“Battle of the Sexes” may just be the sunniest movie of the year. Coincidentally, the film comes from “Little Miss Sunshine” directors Valerie Faris and Jonathan Dayton. Here they take on one of the most influential sporting events of all-time – the 1973 Billie Jean King – Bobby Riggs exhibition tennis match which captivated the world and served as the starting point in changing how women were perceived and treated in the sports world – and in society.
As with most films based on a real-life sporting event, “Battle” is a character study of the participants. And the two main figures – King and Riggs – are compelling characters. Almost the entire first half of the film is devoted to the events leading-up to the match.
In some respects, this movie is a love story (no pun intended). King, 29 at the time, is the top women’s tennis player in the world. She’s married to loyal husband Larry, but begins to have feelings for someone else. The first interaction between King (Emma Stone) and hairdresser Marilyn (Andrea Riseborough) is actually the strongest scene in the movie. Multiple close-ups provide an intimate look at the first sparks of their relationship.
King also has a passionate love for tennis. As the leader in the fight for female tennis players to be afforded the same rights and prize money as the men (a radical idea in the early 70s), she forces a coup. The women break away from the men’s tour (led by former tennis great Jack Kramer – played by Bill Pullman) and organize the WTA. Sarah Silverman is perfectly cast as the women’s promoter, in what is my favorite performance of Silverman’s to date.
On the other side of the narrative net is Riggs. Life at 55 (dull job, troubled marriage) for the former champion can’t match the excitement of his past. A gambler, hustler and admitted “male chauvinist pig”, Riggs comes-up with the idea to challenge the best women tennis players in the world to a match, for both money and gender bragging rights. Initially King turns him down but eventually feels she must accept this challenge and beat Riggs in order to achieve the changes she so desperately wants for her sport.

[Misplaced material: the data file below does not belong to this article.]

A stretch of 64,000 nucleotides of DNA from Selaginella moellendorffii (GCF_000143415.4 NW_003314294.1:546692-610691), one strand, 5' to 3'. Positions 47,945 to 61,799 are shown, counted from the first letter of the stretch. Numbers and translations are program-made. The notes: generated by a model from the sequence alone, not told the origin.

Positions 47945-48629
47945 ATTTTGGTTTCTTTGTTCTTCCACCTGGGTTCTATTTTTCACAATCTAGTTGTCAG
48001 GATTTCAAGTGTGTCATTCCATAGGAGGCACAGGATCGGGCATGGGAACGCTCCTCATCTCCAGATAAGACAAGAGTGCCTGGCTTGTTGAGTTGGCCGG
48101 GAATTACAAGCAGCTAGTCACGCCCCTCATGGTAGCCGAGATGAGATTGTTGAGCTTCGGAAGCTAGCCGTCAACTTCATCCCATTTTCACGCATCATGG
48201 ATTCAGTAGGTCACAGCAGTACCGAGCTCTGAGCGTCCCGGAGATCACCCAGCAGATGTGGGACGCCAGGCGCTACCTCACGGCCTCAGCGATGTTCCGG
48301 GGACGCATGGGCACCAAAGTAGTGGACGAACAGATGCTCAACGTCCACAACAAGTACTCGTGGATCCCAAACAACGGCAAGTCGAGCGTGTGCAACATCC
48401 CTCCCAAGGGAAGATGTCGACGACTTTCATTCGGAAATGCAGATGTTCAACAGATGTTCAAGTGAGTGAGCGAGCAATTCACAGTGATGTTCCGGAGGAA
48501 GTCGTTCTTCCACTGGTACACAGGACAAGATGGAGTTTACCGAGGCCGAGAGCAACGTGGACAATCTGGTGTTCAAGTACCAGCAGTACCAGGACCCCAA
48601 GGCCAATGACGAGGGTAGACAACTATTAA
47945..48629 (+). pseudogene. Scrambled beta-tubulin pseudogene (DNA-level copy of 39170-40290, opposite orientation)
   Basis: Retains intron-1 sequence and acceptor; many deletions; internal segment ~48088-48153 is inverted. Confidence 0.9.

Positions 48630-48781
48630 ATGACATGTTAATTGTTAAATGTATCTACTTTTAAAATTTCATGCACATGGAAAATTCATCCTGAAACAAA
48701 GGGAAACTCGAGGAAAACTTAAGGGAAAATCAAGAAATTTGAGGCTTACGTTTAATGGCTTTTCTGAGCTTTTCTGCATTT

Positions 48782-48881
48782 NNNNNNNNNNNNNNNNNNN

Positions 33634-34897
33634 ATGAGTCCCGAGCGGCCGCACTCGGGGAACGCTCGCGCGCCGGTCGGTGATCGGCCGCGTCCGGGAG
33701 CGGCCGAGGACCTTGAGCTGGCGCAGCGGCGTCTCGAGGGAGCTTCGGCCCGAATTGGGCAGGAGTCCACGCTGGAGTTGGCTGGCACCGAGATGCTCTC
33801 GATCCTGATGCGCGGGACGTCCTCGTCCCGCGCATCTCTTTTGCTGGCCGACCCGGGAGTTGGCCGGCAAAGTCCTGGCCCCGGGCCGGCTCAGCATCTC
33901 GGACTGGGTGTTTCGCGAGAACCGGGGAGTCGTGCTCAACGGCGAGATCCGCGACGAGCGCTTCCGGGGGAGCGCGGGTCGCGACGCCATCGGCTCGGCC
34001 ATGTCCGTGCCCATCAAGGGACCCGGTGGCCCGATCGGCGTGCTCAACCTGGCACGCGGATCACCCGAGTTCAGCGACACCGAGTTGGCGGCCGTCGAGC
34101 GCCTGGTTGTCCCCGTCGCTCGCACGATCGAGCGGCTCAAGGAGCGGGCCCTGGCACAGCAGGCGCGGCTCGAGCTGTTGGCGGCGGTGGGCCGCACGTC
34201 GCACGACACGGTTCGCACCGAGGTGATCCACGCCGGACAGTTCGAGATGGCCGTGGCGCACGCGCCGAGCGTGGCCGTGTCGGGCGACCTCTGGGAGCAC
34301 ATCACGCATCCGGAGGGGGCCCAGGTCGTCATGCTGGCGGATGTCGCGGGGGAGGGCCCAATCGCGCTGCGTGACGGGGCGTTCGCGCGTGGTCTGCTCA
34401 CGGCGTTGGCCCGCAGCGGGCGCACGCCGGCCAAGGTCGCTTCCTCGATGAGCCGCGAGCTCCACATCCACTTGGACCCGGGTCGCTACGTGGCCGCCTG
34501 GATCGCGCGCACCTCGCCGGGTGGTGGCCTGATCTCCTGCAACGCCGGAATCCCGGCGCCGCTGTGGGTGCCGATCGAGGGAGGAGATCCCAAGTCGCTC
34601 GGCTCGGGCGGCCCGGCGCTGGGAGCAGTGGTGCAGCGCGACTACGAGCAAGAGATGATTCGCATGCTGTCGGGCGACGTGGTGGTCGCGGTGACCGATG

The script gives more weight to Ms. King’s story, but only at a 60/40 percentage, which is better than I expected. Credit screenwriter Simon Beaufoy (“Slumdog Millionaire”) and the directors for providing as much balancing as was possible. Carell’s portrayal of the over-the-top Riggs is mildly entertaining, with a few memorable comedic one-liners, along with some notable dramatic moments.
However, the second half of “Battle of the Sexes” becomes much more conventional and straightforward. We get all the build-up and, eventually, the main event. The use of authentic footage of ABC’s live broadcast of the match, including both on-camera and voice-over commentary from the legendary Howard Cosell, is flawless.
But this is where “Battle” loses its intimacy. Presenting the match from a TV viewers perspective forces the movie audience to become spectators, not participants. We’re pushed away for the climactic moments of this story. I wanted to be on the court with King and Riggs, but Faris and Dayton don’t allow it. All the excitement from the build-up disappears once these two actually start playing. This is a major fault.
As was the case in both “Easy A” and “La La Land”, Stone takes on the role of someone trying to “find herself”, prove her worth in a world that is standing in her way. She’s very good as King, continuing her run (“Aloha” aside), as one of the most reliable and likable actresses of the past decade.
There’s a nice moment between King and clothing designer Ted Tinling (played by Alan Cumming) in the final scene which gets right to the heart of “Battle of the Sexes”. Unfortunately, it only spotlights the fact that the film doesn’t deliver on this theme throughout.
On The Official LCJ Report Card, “Battle of the Sexes” gets a B.
Running Time: 121 min.